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8 Interesting Harlem Nights Facts You Probably Didn’t Know

9 Interesting Harlem Nights Facts You Probably Didn't Know

33 years ago, Harlem Nights was released. It had an all-star comedy cast that included Richard Pryor, Robin Harris, Eddie Murphy, Redd Foxx, Charlie Murphy, Arsenio Hall.

The film tells the story of “Sugar” Ray and Vernest “Quick” Brown (Pryor and Murphy) as a team running a nightclub in the late 1930s in Harlem while contending with gangsters and corrupt police officials.

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It also starred Danny Aiello, Della Reese, Michael Lerner, Jasmine Guy, Lela Rochon, Stan Shaw and more.

The film is a cult classic that gave us countless quotable scenes and despite negative reviews and it was a financial success that grossed $95 million against a $30 million budget.

As we celebrate the film that gave us way too many laughs to count, here are nine interesting Harlem Nights facts you probably didn’t know about.

9 Interesting Harlem Nights Facts You Probably Didn't Know

The movie starred three generations of African-American stand-up comics and actors: Redd Foxx, Richard Pryor, and Eddie Murphy.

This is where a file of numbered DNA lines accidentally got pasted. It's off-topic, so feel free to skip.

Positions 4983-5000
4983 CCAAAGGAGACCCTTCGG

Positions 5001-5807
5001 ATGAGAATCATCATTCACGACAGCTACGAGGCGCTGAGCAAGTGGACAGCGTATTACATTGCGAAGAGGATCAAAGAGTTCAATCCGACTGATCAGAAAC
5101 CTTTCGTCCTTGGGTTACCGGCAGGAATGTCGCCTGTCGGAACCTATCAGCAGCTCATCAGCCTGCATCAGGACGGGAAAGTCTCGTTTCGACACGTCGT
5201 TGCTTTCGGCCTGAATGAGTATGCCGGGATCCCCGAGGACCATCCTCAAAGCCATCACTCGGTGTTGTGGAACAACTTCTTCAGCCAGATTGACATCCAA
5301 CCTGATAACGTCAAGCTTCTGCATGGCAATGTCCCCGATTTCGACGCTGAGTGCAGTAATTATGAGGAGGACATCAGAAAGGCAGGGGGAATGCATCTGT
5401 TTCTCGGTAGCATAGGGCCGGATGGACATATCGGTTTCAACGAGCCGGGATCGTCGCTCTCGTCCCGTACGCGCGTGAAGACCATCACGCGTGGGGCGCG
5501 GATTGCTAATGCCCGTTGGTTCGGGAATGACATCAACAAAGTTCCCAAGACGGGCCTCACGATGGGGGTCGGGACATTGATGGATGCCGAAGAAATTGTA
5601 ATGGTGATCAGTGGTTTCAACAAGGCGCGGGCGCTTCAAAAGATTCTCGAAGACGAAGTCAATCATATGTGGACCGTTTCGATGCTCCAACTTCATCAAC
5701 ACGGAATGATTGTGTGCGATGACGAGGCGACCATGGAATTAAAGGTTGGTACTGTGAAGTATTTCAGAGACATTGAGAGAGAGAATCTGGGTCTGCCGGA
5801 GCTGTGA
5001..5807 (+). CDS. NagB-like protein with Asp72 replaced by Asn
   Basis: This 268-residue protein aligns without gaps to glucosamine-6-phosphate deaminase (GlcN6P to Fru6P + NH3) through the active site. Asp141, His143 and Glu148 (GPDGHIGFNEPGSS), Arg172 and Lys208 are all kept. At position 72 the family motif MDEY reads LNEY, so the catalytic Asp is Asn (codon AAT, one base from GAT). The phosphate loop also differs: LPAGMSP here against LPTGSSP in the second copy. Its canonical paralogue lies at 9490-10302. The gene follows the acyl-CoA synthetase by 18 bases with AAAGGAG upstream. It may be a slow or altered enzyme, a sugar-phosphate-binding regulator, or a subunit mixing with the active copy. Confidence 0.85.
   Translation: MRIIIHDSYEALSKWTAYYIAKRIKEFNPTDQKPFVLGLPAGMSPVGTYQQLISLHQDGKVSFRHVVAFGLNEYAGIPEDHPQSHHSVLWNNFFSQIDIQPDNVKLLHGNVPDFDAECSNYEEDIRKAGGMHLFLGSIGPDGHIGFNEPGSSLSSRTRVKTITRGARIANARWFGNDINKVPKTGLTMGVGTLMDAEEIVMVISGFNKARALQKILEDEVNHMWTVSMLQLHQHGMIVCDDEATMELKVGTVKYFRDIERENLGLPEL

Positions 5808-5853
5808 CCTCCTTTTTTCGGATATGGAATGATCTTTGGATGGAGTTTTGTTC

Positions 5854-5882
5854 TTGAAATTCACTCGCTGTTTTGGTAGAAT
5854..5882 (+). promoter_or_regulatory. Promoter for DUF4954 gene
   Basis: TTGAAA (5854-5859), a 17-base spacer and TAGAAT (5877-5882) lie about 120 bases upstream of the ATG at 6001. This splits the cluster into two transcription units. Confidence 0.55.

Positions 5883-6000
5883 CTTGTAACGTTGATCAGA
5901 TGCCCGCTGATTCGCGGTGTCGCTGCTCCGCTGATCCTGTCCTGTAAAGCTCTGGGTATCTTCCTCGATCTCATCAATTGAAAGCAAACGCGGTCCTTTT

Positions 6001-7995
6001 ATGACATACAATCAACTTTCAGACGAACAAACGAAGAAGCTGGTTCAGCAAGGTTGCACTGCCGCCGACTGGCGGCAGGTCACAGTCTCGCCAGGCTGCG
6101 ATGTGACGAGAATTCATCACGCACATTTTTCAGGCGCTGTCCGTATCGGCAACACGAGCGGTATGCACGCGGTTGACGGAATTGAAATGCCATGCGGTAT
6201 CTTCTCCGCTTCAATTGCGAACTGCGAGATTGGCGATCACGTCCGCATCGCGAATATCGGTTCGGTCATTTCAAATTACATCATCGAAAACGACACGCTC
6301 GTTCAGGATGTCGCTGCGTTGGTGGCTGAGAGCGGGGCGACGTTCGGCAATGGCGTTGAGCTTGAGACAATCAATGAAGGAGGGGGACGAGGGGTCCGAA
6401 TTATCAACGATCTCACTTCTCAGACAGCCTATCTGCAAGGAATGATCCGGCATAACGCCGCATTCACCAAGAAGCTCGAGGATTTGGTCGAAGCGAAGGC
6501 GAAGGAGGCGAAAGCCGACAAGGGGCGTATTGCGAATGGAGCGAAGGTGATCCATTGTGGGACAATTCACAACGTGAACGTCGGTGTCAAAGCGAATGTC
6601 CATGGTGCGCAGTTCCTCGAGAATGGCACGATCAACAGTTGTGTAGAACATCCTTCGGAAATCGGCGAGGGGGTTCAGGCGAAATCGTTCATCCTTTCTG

9 Interesting Harlem Nights Facts You Probably Didn't KnowIt’s the only film that Eddie Murphy wrote, directed, executive produced, and starred in

 

9 Interesting Harlem Nights Facts You Probably Didn't Know

This is Redd Foxx’s final film

 

9 Interesting Harlem Nights Facts You Probably Didn't Know

The word “fuck” and its various derivatives are spoken 133 times in the movie.

 

9 Interesting Harlem Nights Facts You Probably Didn't Know

Redd Foxx and Della Reese chemistry albeit vulgar on the set inspired Eddie Murphy to create a series starring the two. The result was The Royal Family (1991), which was Foxx’s final project before his death.

 

9 Interesting Harlem Nights Facts You Probably Didn't Know

Despite being set in Harlem, the entire film is shot in LA

 

The film is loosely based on the real-life feud between Jewish gangster Dutch Schultz and Black gangster Bumpy Johnson over control of Harlem’s lucrative “numbers” gambling rackets in the mid 1930s.

 

Harlem Nights is the third film Eddie Murphy’s uncle Ray Murphy had a small acting role in — he also starred in Beverly Hills Cop II (1987) and Coming to America (1988).

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